The CFL and the Montreal Alouettes announced on Thursday afternoon that they had each fined defensive tackle Khalif Mitchell for violation of social media policy after a series of tweets issued by the 30-year-old promoted the denial of the Holocaust.

"There is absolutely no place in our league for commentary used to divide or disparage others along the lines of sex, race, religion or sexual orientation," said CFL commissioner Jeffrey Orridge in a release. "While we acknowledge that players have a right to hold and express their own opinions, in no circumstance do we condone activity or comments that are derogatory or inappropriate, putting the League's reputation in question - and we feel Mr. Mitchell's recent posts on social media have violated these principles."

The Alouettes also released a statement to denounce Mitchell's tweets.

"His postings are disappointing and in no way reflect the opinions and values of the Montreal Alouettes Football Club," said team president and CEO Mark Weightman in the statement. "His postings were completely unacceptable and the Alouettes apologize to anyone who was offended by them."

The team said it will issue no further comment on the matter

Earlier on Thursday, Mitchell denied that he's anti-Semitic in an interview with Sean Fitz-Gerald of The National Post.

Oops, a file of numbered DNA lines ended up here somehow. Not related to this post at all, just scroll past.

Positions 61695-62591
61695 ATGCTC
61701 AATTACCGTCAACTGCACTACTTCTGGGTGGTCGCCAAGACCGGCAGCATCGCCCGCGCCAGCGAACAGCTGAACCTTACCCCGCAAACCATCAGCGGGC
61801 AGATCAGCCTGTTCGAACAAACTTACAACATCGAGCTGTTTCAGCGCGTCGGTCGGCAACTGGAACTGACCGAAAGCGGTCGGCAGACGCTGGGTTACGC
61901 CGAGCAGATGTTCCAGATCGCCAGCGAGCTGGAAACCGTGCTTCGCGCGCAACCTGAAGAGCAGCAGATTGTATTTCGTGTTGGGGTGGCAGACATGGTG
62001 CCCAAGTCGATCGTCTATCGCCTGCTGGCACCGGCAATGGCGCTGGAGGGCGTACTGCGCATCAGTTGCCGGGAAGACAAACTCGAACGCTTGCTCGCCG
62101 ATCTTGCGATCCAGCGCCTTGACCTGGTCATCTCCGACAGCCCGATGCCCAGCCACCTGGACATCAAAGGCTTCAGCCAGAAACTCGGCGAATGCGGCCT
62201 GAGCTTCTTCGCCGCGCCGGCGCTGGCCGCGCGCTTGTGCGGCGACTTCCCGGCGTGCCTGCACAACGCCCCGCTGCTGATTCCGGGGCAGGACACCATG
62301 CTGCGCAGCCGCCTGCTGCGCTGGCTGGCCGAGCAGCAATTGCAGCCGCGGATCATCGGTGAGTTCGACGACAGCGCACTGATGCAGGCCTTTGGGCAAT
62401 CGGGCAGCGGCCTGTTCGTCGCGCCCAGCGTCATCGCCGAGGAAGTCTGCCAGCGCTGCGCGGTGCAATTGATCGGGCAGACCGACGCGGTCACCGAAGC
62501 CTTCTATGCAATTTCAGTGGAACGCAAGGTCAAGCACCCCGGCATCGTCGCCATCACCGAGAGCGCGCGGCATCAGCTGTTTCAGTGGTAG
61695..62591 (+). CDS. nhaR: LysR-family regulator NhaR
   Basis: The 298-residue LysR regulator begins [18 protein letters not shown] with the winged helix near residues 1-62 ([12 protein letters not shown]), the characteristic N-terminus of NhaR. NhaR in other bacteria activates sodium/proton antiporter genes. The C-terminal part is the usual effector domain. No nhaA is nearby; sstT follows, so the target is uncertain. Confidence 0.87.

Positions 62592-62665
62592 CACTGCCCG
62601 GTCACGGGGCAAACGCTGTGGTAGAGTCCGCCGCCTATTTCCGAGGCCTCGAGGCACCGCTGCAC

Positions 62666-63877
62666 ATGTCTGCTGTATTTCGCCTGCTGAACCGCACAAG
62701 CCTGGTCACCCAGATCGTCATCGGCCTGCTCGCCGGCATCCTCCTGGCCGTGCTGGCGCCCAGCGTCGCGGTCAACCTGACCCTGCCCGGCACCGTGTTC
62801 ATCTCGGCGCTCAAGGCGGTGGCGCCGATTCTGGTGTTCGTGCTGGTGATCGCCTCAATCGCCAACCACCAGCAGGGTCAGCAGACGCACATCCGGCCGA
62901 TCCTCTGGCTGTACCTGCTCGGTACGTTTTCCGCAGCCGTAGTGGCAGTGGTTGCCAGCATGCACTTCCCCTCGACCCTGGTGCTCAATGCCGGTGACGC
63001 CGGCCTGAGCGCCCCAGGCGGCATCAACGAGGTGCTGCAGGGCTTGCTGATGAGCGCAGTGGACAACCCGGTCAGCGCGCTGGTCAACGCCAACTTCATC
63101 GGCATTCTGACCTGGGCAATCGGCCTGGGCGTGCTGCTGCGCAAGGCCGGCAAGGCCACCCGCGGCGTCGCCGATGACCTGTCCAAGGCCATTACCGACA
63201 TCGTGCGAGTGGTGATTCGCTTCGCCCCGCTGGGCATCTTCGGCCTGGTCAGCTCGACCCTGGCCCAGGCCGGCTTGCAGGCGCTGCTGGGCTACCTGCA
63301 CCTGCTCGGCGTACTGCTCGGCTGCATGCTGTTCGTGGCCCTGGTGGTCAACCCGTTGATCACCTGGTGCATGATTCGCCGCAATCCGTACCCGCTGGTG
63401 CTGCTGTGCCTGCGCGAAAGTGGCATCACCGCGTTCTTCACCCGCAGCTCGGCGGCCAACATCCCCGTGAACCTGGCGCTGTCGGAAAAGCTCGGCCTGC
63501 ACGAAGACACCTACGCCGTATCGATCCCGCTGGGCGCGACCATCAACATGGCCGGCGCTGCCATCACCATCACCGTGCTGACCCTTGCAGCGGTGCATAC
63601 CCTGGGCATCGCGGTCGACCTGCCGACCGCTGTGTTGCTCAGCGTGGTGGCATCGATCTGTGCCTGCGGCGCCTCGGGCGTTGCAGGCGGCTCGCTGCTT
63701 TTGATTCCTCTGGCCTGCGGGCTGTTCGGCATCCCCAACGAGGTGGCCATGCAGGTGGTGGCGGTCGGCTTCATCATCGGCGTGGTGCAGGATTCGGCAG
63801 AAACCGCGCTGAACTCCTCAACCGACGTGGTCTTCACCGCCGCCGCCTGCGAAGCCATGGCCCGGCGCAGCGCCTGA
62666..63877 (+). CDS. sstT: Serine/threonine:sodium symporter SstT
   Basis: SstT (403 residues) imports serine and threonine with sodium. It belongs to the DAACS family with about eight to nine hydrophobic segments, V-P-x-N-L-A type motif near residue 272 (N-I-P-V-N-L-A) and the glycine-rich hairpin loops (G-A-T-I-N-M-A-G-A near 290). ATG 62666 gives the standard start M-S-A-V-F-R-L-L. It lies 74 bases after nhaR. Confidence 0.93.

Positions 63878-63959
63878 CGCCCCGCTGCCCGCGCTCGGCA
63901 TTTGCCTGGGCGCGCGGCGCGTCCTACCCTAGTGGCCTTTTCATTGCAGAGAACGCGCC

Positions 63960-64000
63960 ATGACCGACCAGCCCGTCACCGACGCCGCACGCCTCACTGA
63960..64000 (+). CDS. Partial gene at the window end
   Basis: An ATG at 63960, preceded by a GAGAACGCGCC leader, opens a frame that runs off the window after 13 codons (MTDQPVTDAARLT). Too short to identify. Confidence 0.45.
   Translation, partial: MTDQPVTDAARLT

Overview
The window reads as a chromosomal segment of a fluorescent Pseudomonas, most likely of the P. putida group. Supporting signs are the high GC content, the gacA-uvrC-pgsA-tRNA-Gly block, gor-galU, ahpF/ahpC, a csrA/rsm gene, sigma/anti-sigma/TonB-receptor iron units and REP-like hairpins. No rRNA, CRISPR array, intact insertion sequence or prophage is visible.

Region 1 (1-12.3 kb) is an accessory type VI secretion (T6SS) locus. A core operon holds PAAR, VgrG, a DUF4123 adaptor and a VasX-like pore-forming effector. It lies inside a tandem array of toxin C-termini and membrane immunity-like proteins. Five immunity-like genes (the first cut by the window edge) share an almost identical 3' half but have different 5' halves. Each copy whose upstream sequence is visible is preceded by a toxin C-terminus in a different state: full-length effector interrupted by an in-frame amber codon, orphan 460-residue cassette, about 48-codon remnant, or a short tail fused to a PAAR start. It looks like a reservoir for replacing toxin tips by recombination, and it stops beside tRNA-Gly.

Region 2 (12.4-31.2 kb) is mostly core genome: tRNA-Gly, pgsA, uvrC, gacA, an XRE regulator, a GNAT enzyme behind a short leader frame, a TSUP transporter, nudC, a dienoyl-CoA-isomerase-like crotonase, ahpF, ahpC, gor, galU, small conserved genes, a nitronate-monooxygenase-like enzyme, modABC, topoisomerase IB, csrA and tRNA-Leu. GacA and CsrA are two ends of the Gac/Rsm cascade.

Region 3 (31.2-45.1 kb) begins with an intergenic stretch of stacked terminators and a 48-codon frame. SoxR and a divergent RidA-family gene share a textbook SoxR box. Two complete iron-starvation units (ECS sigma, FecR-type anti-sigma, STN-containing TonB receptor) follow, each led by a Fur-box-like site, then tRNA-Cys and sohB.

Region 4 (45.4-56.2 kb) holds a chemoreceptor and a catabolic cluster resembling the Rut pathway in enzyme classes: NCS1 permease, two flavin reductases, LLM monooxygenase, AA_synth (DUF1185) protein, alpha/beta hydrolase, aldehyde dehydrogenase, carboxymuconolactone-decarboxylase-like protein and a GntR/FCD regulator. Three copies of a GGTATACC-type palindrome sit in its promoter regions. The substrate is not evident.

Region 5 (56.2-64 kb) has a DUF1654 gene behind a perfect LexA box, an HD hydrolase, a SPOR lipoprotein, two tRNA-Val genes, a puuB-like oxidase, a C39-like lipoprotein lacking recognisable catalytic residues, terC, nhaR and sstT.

“I believe the Holocaust happened,” Mitchell told the newspaper. “I believe that people died at the Holocaust. I believe that the Holocaust is an example of pure hatred, in its purest sense, on this earth, that we even know of — and that we should look into it and examine it for its authenticity, to understand how much hate could have been amassed on one people.”

Mitchell purports that his views on the matter have been misconstrued.

“My opinion is not that the Holocaust did not happen,” Mitchell said to Fitz-Gerald. “My opinion is that the Jews and the Germans don’t have a hate/blood relationship as being perpetuated in the media. And that is my view.”

B'nai Brith Canada issued a news release earlier in the day announcing that it had contacted the Alouettes about Mitchell's social media activity.

"While understanding that we cannot judge the stream of consciousness of individuals who share offbeat Internet postings, these repugnant tweets are shameful not just to Mr. Mitchell, but the entire Alouettes organization which he represents by displaying its logo and proudly donning its jersey on his twitter account," B'nai Brith Canada chief executive Michael Mostyn said in the release.

"As an all-star and role model for Canadian youth, Mr. Mitchell should not be sending out divisive and hateful tweets under the banner of the Montreal Alouettes organization."

Mitchell's account @TruthWillFree96 sent a link to a self-described documentary last week titled, "The greatest lie ever told - The Holocaust - 2015," which references the Holocaust as the "alleged murder" of six million Jews.

Soon after the release of B'nai Brith's statement on Thursday, Mitchell's account featured another Tweet promoting a YouTube video titled, "ISIS is fake."

It's not the first time Mitchell has been in trouble over social media controversy. In 2012, he was has fined an undisclosed amount by the CFL for posting a message containing a racial slur towards Chinese people on his Twitter account.

The Alouettes signed Mitchell to the three-year contract in February.